Synopsis: ANITA Spots Another Inverted Cosmic-Ray-Like Event

A fountain of high-energy particles that resembles an upside-down cosmic-ray shower is detected for the second time by the Antarctic Impulsive Transient Antenna.  
Synopsis figure
C. Miki/University of Hawaii

High-energy cosmic-ray particles constantly bombard Earth. When one of these particles collides with molecules in our atmosphere, it triggers a cascade of secondary particles, collectively known as a cosmic-ray air shower. But that isn’t the only way high-energy particles interact with Earth. On 28 December 2006, the balloon-borne Antarctic Impulsive Transient Antenna (ANITA) detected an “upward” air shower—a fountain of high-energy particles erupting from Antarctica’s icy ground. The team now reports the observation of a second such event, which occurred on 12 December 2014.

ANITA was designed to detect cosmic-ray air showers via the radio-wave signals they emit. ANITA detects the radio waves either on their way down or, more frequently, on their way back up after bouncing off the ice. This bounce inverts the phase of the radio waves, allowing the two sets of waves to be distinguished by way of their direction and phase.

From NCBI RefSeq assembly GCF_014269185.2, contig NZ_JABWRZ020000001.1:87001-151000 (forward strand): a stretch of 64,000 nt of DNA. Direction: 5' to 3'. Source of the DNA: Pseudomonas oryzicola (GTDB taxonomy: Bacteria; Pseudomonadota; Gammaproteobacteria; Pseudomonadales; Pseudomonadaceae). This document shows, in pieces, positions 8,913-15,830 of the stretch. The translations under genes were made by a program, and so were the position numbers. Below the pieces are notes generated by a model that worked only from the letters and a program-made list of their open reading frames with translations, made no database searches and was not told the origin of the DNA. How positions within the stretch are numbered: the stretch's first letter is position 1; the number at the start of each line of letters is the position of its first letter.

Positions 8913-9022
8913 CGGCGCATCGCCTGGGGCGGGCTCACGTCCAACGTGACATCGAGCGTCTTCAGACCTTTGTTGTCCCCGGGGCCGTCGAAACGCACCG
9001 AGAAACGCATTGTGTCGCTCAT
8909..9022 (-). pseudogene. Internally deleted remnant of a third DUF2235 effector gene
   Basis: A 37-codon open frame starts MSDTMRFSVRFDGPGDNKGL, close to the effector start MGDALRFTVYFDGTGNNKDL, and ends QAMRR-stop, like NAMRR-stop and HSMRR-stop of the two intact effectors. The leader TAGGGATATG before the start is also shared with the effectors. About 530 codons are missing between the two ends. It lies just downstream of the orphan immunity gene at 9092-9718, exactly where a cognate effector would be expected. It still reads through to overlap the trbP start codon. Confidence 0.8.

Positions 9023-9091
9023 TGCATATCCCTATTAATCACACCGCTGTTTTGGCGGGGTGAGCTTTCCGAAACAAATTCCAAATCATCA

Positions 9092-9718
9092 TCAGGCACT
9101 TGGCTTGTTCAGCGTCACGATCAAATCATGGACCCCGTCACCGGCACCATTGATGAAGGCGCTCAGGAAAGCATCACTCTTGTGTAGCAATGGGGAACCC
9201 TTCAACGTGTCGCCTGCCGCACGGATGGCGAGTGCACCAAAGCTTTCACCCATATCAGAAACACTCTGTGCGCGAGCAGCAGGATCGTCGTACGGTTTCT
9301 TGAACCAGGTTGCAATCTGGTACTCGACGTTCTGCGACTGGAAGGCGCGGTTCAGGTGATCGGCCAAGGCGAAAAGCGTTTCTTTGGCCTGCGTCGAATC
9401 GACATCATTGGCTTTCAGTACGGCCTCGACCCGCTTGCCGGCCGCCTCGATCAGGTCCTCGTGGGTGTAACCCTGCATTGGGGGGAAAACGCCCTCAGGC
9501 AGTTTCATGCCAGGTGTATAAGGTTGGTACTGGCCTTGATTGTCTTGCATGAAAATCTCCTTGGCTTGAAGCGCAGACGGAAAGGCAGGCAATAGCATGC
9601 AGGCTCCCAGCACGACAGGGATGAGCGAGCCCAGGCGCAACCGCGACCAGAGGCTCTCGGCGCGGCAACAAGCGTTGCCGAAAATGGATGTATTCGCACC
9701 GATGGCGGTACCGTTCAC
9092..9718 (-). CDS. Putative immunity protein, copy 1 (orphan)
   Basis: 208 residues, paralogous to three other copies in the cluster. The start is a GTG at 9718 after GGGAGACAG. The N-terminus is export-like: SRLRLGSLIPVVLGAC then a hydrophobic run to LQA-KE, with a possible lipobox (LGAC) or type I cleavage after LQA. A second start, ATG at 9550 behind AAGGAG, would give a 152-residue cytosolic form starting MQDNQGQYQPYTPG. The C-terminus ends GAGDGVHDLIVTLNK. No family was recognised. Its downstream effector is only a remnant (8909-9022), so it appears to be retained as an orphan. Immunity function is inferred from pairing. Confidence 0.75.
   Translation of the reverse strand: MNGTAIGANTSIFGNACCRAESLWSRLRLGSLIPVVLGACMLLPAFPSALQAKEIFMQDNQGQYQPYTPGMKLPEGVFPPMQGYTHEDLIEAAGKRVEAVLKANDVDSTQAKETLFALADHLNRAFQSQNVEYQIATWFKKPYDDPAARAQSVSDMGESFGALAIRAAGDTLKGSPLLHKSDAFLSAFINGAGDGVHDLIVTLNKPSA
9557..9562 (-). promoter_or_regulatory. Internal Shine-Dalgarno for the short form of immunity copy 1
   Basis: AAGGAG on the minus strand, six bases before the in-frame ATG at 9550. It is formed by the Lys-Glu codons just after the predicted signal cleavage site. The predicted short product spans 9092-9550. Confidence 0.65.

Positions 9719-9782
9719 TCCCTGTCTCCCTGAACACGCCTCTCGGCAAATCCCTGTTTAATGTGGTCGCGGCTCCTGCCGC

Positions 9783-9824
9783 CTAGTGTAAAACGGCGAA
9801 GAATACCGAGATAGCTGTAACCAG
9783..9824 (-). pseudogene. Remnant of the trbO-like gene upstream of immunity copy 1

But in 2006 and 2014, ANITA detected an unexpected signal—radio waves coming from the ice with an uninverted phase. The detections suggest that the signals came from upward-moving particles that tunneled through Earth before erupting from the ice. But cosmic rays aren’t predicted to do that in large numbers, leaving the source of these signals a mystery. One possibility is that cosmic rays from a bright supernova blasted all the way through Earth—but only the 2014 detection was coincident with such an event. Another possibility is that ANITA detected radio waves emitted from a particle not accounted for in the standard model. The team says that further detections of these weird signals are needed before making any definitive conclusions on their origin.

This research is published in Physical Review Letters.

–Katherine Wright

Katherine Wright is a Senior Editor of Physics.


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